The lovely Andy Remic has been so kind as to answer a few questions for my blog. I've reviewed two of his works (Kell's Legend and Serial Killers Inc.) and loved both of them. You should definitely give his work a try, or something bad will happen to you.
Here's the interview
You've recently started up Anarchy Books. What is Anarchy Books and how did you come to be a part of it? What's the story?
I'd written a couple of novels which were not of my "genre" (SFF) and, like every other author, have seen the gradual acceleration of digital publishing during the last couple of years following in the footsteps of the digital music world; and I thought, "why the hell not?" I knew some of my books were doing well digitally, and simply decided I'd give it a try as a vehicle for some of my different genre works. Then I discovered other friends/writers wanted to jump onboard as well, hence Anarchy Books! Ultimately, I suppose it's my longterm backup plan for when I've sexually
offended every single publisher I've ever worked with, and they all lock me out of the Big Boys Club and in a dark dungeon filled with chains and torture devices. Kinky, these publishing types, y'know ;-).
Since Anarchy Books is heavily oriented towards ebooks, what do you think the future of publishing is going to look like? Will ebooks take over the publishing industry? Will they peak at 35% like some say? Will print books become collectibles created by places like Subterranean?
I think with platforms like iPad2 and Kindle, the explosion is still happening. Yes, I love to hold a paperback in my bear paws, but if I go to Florida for 3 weeks I can read 15 novels. That's a lot of weight (read extorted dollars) for the US authorities to add to my airport bill. So a digital reader for me is perfect. It's also perfect for proof reading my own works, and the wonderful works of my Anarchy Authors. And I think, as younger audiences grow up with digital devices intrinsic to their lives and learning, it will seem abnormal for them to hold a paper book - gradually, these "relics" will go the way of vinyl. Maybe. (The madness being, I am now collecting vinyl again!!). I truly think one day digital ebook sales will outweigh their print companions. And let's be positive - they're eco friendly, right? Hurrah! And they also give "the little guy" a chance to get work into the public domain.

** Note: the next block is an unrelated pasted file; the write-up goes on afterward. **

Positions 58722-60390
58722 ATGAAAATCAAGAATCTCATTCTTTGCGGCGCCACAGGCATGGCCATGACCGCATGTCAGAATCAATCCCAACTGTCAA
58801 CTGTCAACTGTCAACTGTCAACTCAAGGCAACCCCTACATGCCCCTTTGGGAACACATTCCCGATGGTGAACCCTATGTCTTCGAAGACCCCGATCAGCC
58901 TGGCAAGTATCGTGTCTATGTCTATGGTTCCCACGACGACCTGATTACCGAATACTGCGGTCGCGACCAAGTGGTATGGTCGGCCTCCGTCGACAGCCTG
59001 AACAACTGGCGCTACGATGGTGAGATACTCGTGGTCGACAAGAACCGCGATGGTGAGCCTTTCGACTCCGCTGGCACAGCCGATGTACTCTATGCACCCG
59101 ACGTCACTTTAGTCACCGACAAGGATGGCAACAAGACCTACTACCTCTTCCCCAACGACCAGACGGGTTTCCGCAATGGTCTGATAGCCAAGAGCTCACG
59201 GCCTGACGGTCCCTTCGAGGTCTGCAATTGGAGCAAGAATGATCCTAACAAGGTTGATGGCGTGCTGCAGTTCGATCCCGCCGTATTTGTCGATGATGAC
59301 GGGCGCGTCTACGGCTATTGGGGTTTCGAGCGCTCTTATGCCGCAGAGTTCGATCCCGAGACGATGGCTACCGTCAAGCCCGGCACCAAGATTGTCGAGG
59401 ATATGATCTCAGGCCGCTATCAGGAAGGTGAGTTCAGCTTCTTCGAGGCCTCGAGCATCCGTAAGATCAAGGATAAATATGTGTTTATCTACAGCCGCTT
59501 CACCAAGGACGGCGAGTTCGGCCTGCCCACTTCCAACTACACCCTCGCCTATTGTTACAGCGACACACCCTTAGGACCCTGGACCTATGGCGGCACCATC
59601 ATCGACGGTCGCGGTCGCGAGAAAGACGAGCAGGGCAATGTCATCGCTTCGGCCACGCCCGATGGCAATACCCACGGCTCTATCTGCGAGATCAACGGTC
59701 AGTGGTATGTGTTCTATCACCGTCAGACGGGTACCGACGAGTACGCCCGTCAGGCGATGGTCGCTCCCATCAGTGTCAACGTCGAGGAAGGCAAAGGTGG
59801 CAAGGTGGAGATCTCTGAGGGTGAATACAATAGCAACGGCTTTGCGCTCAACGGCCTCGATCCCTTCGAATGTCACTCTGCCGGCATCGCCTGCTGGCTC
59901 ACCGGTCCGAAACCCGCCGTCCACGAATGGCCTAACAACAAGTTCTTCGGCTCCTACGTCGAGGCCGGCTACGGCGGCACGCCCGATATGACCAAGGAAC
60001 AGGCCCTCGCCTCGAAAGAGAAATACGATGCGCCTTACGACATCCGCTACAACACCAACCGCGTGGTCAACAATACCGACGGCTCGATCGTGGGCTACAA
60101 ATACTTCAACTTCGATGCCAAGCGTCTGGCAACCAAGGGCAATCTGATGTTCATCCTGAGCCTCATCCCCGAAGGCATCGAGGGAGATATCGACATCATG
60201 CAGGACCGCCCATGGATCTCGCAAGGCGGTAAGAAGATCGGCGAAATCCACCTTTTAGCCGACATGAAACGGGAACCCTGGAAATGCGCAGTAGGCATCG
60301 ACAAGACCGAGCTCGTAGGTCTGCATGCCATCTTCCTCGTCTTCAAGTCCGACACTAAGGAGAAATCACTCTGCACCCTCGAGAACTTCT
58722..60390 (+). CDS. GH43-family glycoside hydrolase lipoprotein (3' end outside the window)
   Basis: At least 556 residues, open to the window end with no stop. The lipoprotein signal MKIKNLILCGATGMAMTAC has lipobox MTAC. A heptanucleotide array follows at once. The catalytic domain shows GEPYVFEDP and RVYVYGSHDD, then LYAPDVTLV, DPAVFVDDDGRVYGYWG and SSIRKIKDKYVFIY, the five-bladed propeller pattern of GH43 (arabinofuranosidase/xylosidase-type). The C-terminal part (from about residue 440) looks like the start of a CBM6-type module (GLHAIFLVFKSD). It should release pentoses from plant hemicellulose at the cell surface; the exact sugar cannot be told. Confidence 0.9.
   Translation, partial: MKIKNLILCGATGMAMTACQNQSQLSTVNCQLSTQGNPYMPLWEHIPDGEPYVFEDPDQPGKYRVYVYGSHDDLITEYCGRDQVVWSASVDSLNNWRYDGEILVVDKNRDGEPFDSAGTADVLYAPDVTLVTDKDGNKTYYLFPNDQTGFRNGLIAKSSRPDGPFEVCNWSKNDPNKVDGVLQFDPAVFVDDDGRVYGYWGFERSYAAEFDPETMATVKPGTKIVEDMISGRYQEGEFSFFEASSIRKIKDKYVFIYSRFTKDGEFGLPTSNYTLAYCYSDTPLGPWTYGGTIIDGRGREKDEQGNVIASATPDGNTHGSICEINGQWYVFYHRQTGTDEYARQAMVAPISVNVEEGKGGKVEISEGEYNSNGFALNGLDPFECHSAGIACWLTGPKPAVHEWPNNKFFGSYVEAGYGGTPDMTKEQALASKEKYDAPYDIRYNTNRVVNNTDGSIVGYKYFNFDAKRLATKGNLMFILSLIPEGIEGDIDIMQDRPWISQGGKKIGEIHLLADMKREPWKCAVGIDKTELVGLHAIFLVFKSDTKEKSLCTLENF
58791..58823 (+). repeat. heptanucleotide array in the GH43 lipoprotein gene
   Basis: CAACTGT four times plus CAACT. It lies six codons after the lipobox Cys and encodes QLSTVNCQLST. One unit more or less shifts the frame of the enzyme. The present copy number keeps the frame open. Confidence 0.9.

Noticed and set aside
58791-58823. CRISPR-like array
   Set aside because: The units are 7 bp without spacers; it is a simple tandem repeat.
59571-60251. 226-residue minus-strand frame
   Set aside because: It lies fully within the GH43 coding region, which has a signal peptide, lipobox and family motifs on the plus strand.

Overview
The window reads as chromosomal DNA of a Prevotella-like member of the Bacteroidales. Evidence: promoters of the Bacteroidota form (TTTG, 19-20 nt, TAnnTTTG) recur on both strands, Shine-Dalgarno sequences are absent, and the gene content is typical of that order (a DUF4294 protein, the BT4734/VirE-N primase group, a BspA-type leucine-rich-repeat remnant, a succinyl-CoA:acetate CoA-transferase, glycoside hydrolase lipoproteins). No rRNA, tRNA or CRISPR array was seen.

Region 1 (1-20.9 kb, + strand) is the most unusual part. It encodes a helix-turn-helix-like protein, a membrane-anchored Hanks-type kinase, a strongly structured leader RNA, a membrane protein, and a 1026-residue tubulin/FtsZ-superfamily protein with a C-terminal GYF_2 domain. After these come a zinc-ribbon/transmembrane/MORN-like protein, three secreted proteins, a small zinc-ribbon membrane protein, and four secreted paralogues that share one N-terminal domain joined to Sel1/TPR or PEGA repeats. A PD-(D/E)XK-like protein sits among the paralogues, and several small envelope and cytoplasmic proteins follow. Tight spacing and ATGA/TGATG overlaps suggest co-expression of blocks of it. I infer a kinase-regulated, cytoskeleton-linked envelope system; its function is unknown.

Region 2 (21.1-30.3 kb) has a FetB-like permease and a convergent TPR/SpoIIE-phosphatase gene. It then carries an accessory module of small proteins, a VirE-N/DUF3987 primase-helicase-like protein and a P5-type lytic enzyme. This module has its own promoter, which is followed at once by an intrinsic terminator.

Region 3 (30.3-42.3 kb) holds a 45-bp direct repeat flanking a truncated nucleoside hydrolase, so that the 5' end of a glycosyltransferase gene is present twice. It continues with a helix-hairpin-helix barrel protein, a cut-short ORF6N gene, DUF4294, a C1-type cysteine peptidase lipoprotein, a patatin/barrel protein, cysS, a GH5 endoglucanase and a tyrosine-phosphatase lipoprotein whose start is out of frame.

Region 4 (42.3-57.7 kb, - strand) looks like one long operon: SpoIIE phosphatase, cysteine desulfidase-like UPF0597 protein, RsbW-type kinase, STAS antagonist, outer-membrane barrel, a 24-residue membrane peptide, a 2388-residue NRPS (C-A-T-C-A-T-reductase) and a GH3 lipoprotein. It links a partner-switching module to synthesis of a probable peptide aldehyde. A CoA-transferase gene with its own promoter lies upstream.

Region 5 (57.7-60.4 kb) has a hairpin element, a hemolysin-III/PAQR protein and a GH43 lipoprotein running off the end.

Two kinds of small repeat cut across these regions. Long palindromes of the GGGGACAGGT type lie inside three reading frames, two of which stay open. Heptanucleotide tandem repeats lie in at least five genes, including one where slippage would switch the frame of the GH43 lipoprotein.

Lots of things came together to create this book. I fancied writing a straight hardcore thriller, just for the hell of it - so wrote it without a contract, whilst still fulfilling my SF contracts. I'd been spending a lot of time in Glasgow and London, and wanted to represent these two great cities in some way (and obviously kill characters on their mean streets). And I wanted to write about a sleazy hedonist - so that I could hurt him. A lot. Finally, I despise serial killers, and despise the fact that people can become famous for doing basic inhuman acts to the innocent. I wanted some omniscient payback. It was a pleasure modifying the history of certain real serial killers in the book; writing how it ought to be, not how it was.
Your fiction doesn't pull any punches. Your characters are sometimes vulgar and have awful experiences (such as in Serial Killers Inc), and your action is often gritty and sometimes surreal in its no-holds-barred approach. What drew you to this kind of storytelling over the more common withdrawn narratives?
When writing, I find good manners boring. I find passive protagonists the most dull people to read. Watching Dr Who back-to-back for all eternity waving his fecky little sonic screwdriver and pumping his bike pump in the TARDIS is my vision of HELL! When I read a book, I want to read about bastards doing bad things to other bastards. I want nasty policemen hunting down villains and making them pay. I want to read about insane soldiers crucifying paedophiles. And only a few writers seem to write what I want to read, so I write some of it myself. Why write this violence and mayhem, I hear you cry whilst sharpening your pitchfork?? Call it a low boredom threshold and an accelerated cynicism of the world.
What do you think is the advantage of this form, if any, and do you think gritty SF/F is making the genre more popular, or do you think it's a niche kind of writing?